The Rural Economy and Connectivity Committee is calling for investment in the Clyde and Hebrides ferry services to be prioritised in the upcoming budget, and for there to be an urgent review of the Ferries Plan, to ensure island communities are properly served.
The Committee heard evidence that ferry services and ferry infrastructure have suffered from a lengthy period of underinvestment, and that, over the last ten years, less than half the amount of required funding has been received in order to deliver a managed process of vessel replacement and port infrastructure improvements.
The Committee has been taking evidence as part of their work to identify the issues which need to be addressed in the Scottish Government's forthcoming budget. The Committee has now written to the Scottish Government with recommendations, calling for investment in ferries and port infrastructure to improve resilience, reliability and for constraints across the service to be prioritised.
Edward Mountain MSP, Convener of the Rural Economy and Connectivity Committee said:
"More investment must be put into Clyde and Hebrides ferry services. Ferries are a vital service to the islands and a linchpin for the ongoing sustainability of island communities and economies. We recommend developing a managed and ongoing approach to the procurement of new vessels to reduce the average age across the fleet and to improve the delivery and reliability of ferry services.
"It is essential that lifeline ferry links deliver services that are truly fit for purpose and that fully meet the needs of island communities, businesses and tourism. Failure to fund these ferry services could lead to a decline in island populations and result in increased costs to business and difficulties accessing healthcare, education and basic services."
The Committee heard evidence from CalMac that the lack of capacity across the aging fleet offers little resilience in case of emergency. Concerns were also raised about the fleet not being fully accessible for those with reduced mobility or for families with young children in push chairs.
It also heard that the record number of passengers in recent years, as a result of the introduction of the Road Equivalent Tariff, has put an additional strain on services and port infrastructure leading to some islanders being unable to book passage.
Some of the recommendations from the Committee include:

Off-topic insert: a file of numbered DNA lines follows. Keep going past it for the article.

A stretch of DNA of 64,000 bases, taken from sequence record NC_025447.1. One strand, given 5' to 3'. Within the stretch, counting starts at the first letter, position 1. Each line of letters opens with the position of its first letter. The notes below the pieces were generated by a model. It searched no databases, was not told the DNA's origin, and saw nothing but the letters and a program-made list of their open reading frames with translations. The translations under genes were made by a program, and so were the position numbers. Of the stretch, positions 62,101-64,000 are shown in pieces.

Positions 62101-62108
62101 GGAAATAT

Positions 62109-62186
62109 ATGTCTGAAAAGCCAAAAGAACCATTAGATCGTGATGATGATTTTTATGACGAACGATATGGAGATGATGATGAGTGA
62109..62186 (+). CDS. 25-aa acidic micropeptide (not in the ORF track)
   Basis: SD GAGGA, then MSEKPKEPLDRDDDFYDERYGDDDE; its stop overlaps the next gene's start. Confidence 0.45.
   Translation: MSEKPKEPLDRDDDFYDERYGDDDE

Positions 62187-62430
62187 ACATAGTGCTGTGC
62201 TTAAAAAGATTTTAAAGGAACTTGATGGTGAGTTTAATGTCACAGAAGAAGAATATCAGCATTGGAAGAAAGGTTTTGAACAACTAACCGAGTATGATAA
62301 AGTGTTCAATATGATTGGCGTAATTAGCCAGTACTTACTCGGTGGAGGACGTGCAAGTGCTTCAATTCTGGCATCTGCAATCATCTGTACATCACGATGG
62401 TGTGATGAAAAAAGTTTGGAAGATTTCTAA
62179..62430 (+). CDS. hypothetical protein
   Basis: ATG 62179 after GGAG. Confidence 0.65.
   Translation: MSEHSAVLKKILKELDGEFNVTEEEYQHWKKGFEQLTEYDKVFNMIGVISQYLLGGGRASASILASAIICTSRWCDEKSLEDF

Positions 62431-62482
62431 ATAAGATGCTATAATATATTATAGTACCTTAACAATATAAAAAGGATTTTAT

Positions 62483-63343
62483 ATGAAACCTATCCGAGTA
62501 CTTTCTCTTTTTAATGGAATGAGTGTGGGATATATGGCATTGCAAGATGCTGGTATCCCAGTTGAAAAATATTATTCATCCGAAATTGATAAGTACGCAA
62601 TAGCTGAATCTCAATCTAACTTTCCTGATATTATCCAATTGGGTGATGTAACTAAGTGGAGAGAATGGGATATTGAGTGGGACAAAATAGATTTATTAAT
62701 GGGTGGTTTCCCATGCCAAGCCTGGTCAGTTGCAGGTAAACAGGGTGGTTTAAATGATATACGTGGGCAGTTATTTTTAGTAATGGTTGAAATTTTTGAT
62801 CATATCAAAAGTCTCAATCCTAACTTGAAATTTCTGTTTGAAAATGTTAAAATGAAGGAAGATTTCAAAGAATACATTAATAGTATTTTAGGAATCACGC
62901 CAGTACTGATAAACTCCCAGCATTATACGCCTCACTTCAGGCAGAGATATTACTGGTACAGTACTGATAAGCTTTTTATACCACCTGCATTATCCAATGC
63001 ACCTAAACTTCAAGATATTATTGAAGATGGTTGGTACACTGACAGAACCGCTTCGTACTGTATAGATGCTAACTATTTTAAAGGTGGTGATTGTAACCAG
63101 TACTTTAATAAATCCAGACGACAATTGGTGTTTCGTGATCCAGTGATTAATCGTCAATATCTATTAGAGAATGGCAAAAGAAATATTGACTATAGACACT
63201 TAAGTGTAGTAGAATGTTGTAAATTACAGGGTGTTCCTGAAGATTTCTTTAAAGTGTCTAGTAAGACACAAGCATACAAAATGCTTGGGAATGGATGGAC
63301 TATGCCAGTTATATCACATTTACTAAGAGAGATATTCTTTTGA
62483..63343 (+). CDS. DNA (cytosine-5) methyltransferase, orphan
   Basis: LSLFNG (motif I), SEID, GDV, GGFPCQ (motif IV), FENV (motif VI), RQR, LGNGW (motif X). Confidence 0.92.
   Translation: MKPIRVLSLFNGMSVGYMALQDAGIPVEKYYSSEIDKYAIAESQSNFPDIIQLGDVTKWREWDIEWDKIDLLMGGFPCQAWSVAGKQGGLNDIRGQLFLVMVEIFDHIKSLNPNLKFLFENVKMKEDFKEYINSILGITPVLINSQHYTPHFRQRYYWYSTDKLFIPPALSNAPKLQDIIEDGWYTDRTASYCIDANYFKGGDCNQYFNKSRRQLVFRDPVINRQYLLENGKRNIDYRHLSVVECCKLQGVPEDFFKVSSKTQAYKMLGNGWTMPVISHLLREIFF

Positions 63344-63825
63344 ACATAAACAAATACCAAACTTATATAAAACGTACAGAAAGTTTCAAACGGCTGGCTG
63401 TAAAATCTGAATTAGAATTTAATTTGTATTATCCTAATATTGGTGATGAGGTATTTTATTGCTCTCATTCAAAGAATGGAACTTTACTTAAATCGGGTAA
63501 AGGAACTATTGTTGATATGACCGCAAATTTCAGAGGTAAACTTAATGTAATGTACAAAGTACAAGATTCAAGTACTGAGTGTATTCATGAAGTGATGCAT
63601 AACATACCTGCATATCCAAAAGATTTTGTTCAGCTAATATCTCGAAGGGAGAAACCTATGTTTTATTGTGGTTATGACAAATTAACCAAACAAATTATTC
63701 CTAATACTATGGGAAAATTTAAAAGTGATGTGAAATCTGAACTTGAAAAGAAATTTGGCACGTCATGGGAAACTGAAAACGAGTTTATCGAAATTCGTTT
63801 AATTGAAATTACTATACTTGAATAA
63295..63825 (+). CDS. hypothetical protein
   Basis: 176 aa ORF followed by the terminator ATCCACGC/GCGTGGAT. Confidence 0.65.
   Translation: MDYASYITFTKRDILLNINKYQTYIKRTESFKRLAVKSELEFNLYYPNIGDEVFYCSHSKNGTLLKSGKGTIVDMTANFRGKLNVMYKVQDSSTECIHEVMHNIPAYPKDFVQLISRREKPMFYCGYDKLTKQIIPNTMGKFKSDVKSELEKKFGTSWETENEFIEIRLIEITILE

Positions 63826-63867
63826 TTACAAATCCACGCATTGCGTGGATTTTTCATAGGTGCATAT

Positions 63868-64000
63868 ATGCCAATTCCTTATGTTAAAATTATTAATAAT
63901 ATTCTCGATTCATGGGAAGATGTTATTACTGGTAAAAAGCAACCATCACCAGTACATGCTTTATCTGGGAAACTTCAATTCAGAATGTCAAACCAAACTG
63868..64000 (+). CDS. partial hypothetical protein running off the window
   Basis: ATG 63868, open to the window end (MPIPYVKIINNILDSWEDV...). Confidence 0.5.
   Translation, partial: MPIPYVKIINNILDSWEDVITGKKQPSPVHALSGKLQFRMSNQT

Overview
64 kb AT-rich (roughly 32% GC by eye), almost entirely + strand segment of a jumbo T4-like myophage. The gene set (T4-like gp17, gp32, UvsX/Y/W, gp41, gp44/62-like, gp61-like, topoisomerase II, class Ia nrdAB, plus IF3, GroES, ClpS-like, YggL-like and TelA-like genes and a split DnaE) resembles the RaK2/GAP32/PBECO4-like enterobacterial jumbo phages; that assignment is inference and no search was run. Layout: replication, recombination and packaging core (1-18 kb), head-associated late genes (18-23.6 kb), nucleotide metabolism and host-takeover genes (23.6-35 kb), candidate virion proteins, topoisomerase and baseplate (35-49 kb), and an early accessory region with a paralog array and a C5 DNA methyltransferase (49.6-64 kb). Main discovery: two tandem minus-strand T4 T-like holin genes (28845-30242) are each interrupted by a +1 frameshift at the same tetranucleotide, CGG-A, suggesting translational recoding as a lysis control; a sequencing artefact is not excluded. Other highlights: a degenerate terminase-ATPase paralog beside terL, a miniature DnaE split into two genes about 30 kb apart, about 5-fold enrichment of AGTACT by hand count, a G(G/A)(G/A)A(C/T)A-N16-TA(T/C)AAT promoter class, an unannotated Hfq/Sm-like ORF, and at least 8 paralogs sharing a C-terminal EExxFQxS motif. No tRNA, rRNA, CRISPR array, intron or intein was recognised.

- In anticipation of the budget publication in December, the Committee recommends that the Scottish Government prioritise ferries investment with a focus on procuring new vessels to reduce the average age across the fleet and improve service reliability.
- Calling on the Scottish Government to respond to criticisms of the lack of resilience in the fleet and to the evidence that (Caledonian Maritime Assets Ltd) CMAL has received less than half the amount of funding required over the last 10 years.
- Conducting an urgent review of the Ferries Plan to meet current and future needs. It is essential that the strategy is supported by a delivery plan that includes a realistic and achievable programme of funding, which will give confidence to island communities and other ferry users.
- Reflecting on whether it may be more appropriate to procure a larger number of smaller vessels as opposed to larger, more expensive vessels, to meet future needs on certain routes.
Notes to editors
The Rural Economy and Connectivity Committee's pre-budget scrutiny inquiry focused on the level of investment in Clyde and Hebrides ferry services. It came on the back of recent significant disruption which highlighted the limited resilience of the fleet.
The Scottish Government published its Ferries Plan on 19 December 2012. This made recommendations on where investment should be focused to improve connections and journey times for island and remote rural communities. It also sets out proposals to develop ferry services and assets between 2013 and 2022, at an estimated cost of £390 million in capital and £10 million a year in revenue.
CMAL stated that a significant increase in investment would be required to ensure a properly managed process of vessel replacement and improvements to ports infrastructure. It stated that annual investment of £30m for vessels and £20m for ports/harbours each year would be required, whereas over the last ten years it has received about half of that amount.
As part of its scrutiny into Clyde and Hebrides ferry investment the Committee issued an online survey which received 208 responses. It also received 13 detailed responses in response to its call for views. Further information on these responses are available on the Committee's website.
Read the letter from the Committee in full.
Visit the Committee's webpages.